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A Polish man who spent years unsuccessfully hunting for a mythical 'Nazi gold train' supposedly laden with looted art, has finally had some luck after discovering two dozen priceless renaissance portraits during a renovation.
Piotr Koper had been renovating the walls of an old palace near from Walbrzych in southwest Poland, when he came across the stunning portraits hidden behind plaster.
Mr - Koper - Headlines - World - Explorer
Mr Koper made headlines around the world in 2015, when he, along with a fellow explorer, claimed to have found the site of the legendary 'Nazi gold train' - and a year later were proven wrong.
The handyman and part-time explorer has finally 'struck gold' after uncovering the 24 huge wall paintings this week.
Plaster - Strip - Underneath - Line - Paintings
'When we pulled away the plaster we saw a delicate strip of painting underneath. We pulled away some more and we discovered a whole line of well-preserved paintings,' he told local news portal thefirstnews.com.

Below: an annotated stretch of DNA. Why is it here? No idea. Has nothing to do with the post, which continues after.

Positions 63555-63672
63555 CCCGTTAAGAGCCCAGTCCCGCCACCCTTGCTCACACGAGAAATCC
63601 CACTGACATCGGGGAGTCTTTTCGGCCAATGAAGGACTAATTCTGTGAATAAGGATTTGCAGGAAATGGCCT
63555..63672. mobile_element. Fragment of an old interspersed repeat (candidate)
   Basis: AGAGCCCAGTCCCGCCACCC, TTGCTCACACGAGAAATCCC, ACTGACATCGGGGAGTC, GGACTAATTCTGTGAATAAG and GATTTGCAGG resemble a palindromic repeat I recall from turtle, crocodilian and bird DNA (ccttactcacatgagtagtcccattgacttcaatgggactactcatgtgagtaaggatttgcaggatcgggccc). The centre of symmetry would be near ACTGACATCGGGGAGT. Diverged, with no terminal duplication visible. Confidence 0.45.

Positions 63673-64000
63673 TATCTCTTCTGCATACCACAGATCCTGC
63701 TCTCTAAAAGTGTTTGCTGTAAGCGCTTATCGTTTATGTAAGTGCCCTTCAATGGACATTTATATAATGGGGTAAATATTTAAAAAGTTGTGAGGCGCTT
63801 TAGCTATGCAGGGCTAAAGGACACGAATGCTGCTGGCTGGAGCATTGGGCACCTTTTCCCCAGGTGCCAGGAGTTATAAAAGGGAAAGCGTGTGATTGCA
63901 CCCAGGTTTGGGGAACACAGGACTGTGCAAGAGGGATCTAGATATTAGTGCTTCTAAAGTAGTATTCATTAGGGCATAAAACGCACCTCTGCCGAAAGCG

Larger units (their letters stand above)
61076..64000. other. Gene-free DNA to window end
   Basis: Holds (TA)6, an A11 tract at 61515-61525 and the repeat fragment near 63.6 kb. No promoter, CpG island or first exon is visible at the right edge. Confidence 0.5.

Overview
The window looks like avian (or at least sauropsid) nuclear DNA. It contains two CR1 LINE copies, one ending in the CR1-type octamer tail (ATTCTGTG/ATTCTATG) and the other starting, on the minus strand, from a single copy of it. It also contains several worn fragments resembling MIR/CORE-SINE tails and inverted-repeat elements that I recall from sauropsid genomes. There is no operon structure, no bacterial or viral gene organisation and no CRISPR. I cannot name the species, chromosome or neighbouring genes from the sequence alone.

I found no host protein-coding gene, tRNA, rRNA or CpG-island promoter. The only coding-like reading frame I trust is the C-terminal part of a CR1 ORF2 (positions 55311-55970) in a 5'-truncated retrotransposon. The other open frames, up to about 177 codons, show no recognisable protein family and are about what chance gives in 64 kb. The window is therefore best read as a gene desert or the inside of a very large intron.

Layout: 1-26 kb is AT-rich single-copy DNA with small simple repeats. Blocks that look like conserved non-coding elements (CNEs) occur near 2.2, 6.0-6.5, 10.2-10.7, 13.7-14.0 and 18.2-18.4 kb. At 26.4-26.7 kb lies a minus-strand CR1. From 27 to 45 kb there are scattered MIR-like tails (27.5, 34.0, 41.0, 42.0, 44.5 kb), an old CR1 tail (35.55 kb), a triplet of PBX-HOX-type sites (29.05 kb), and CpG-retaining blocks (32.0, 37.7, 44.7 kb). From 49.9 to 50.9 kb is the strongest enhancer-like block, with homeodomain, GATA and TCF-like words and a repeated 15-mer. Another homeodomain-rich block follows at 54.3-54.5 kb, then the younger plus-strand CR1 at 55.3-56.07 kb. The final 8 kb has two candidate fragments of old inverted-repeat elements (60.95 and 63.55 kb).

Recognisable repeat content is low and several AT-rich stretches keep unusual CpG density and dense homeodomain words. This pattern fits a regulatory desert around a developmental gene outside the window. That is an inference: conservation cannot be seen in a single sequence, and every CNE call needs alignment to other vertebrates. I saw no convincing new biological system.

'We managed to uncover the paintings without damaging them, which is a great success.'
Portrait - Wall - Everyone - Discovery - Rarity
He added: 'The first well-preserved portrait made on the wall surprised everyone. It was an accidental discovery, we didn't expect to find such a rarity.'
So far, the discovery in the palace in the village of Struga, in the region of Silesia, has revealed around 24 wall portraits, of which only ten have been completely uncovered and identified.
Side - Room - Images - Medieval
One side of the room has images of medieval...
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